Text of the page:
Colorado Rental Rights

Colorado Rental Rights

If you are a tenant and live in Colorado or any other state in the US, it is important that you look up the rental rights in your particular state to be aware of your rights and obligations when it comes to living in the rented premises. This article will go over Colorado rental rights in particular.

Lease agreements – Colorado rental rights – A good lease or rental agreement should cover various clauses of Colorado rental rights. Some of the most important ones that should be mentioned in a lease agreement are lease period, security deposit arrangements, maximum number of occupants who will be permitted to stay, rent amount and payment schedules, repair liabilities, maintenance liabilities and many other factors such as rules about pets, garbage, utilities etc. Your lease agreement will typically override the general Colorado rental rights laws and it is very important that you read through the lease very carefully before putting your signature on the dotted line.

Security deposits – Colorado rental rights – Tenants are well protected under Colorado rental rights when it comes to misuse of security deposit by the landlord. If a landlord holds or failsRenters Rights In Colorado to return a security deposit within 30 days of a client’s vacation of premises, Colorado rental rights will allow the tenant to take the landlord to court. The tenant can then claim an amount that is three times the original security deposit in the form of damages in addition to also being able to recover attorney and legal fees. The landlord however can rightfully retain a part or the whole of the security deposit if the tenant damaged the property during their stay.

Laws against discrimination – Colorado rental rights – Colorado rental rights guidelines strongly protect the tenant against discrimination from landlords on the basis of race, sex, creed or country of origin. If a tenant feels that he is being discriminated against on any ground, Colorado rental rights will allow him to file a civil lawsuit.

Privacy – Colorado rental rights – Privacy laws are very strict and will protect the tenant in Colorado. In fact, Colorado rental rights are so strict that even an unannounced entry by landlords is considered to be trespassing. A landlord must provide a written notice to the tenant about 48 hours prior to actually entering the apartment. However, Colorado rental rights in regards to privacy do not apply in cases of emergency where the landlord has the full right to enter the apartment without proper notification and at any time of the day or night.

Evictions – Colorado rental rights – A landlord can evict a tenant for three primary reasons which are; failure to pay rent, violation of the lease or an eviction at the end of a lease period. For the first two reasons, Colorado rental rights suggest that a tenant has 48 hours to file an appeal in court against the eviction. If no action is taken within 48 hours after receiving an eviction notice, the tenant will have no choice but to vacate the premises or eventually be forced out.  If the eviction was issued because the lease term was up, the landlord will have to provide a reasonable notice to give time to the tenant to vacate the premises. This time will depend on how long the tenant has been staying at the apartment. If they have been renting for more than 6 months, they will have one month to vacate although the time is reduced to just three days when the tenant has rented a property for less than 6 months.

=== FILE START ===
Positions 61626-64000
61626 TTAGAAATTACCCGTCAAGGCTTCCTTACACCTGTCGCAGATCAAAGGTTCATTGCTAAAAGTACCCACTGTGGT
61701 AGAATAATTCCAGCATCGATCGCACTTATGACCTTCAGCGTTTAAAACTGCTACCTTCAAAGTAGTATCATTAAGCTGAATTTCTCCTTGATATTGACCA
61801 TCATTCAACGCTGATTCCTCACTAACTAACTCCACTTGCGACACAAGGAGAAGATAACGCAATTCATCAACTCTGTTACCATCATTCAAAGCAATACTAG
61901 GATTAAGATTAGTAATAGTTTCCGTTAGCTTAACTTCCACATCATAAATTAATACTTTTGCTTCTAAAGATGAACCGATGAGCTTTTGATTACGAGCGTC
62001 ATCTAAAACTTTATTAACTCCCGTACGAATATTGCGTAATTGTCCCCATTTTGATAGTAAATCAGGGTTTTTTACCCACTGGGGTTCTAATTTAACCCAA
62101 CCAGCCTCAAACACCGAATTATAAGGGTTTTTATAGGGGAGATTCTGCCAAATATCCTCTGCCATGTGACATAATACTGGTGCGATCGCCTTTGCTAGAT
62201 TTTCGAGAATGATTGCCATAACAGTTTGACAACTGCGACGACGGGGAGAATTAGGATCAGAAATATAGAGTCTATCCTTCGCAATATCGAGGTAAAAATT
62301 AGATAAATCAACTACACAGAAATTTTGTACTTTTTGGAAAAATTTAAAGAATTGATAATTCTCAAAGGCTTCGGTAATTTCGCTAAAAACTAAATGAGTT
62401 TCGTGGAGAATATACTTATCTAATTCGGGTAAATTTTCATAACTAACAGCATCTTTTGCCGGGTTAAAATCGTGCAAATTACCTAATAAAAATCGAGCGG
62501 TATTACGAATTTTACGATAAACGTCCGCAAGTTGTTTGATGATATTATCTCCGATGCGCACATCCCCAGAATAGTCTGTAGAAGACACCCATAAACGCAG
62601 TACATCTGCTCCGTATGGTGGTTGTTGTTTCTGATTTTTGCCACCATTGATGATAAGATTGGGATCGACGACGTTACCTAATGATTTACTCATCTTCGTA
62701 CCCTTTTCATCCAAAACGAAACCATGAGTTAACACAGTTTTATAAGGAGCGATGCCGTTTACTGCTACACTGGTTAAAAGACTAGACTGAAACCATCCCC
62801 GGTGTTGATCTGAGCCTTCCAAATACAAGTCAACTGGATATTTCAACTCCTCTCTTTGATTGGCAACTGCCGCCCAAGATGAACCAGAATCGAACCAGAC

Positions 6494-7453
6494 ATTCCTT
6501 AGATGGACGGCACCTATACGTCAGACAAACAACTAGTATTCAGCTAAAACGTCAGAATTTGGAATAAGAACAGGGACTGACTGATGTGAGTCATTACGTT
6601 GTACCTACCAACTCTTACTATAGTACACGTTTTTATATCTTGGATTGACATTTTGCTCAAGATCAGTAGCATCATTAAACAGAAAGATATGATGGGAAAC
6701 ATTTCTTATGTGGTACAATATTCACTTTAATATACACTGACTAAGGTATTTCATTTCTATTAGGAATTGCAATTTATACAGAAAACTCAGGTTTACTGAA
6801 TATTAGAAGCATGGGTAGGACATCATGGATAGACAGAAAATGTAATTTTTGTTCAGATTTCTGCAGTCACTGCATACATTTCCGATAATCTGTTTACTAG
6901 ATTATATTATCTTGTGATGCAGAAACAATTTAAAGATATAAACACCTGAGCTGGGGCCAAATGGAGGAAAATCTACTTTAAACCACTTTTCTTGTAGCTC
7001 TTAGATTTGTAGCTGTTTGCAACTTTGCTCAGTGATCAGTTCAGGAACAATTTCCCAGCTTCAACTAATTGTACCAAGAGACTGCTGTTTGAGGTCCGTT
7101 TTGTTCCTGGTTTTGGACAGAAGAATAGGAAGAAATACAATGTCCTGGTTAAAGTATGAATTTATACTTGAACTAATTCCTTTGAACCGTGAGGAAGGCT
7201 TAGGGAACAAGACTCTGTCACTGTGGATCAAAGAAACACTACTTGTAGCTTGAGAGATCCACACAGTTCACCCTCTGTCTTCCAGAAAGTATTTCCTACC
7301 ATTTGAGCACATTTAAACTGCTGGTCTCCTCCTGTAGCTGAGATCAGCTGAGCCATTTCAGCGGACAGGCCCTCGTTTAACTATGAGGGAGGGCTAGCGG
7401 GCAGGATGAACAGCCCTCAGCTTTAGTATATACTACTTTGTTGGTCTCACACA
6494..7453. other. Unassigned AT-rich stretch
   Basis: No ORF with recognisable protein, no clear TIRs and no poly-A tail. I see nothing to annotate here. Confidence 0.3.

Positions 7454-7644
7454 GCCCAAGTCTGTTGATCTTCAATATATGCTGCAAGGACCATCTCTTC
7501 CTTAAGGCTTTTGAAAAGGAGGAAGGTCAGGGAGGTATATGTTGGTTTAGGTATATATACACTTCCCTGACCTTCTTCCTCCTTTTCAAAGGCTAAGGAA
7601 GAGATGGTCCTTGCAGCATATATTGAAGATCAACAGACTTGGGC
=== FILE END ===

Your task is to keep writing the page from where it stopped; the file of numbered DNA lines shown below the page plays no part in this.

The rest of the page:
One thought on “Colorado Rental Rights

  1. I have a grave concern about the home we just rented. We did a walk through and discussed the things that needed to be corrected prior to move-in. Unfortunately we did not attempt to open the windows. The door to the back yard was almost impossible to open and we discussed it being fixed prior to move-in. After we moved in the doors were even more difficult to open and one door came off the track completely. It was a sliding glass door and only by miracle did not drop and shatter. The same day we opened a window and it too came off the track. The landlord told us just to put them back on. We expressed the necessity that it be corrected due to the fact that is these windows and doors come off the track when our children try to open them they will be damaged or more likely distroyed AND our children will be injured as well. Later the same week we attempted to open another window and it cracked all the way across. Each of these instances was presented to the landlord immediately and she has said it’s our responsibility to fix the broken window and any future broken windows or door…Because this is obviously an existing dangerous condition and these are latent defects what rights do we have as renters?

Leave a Reply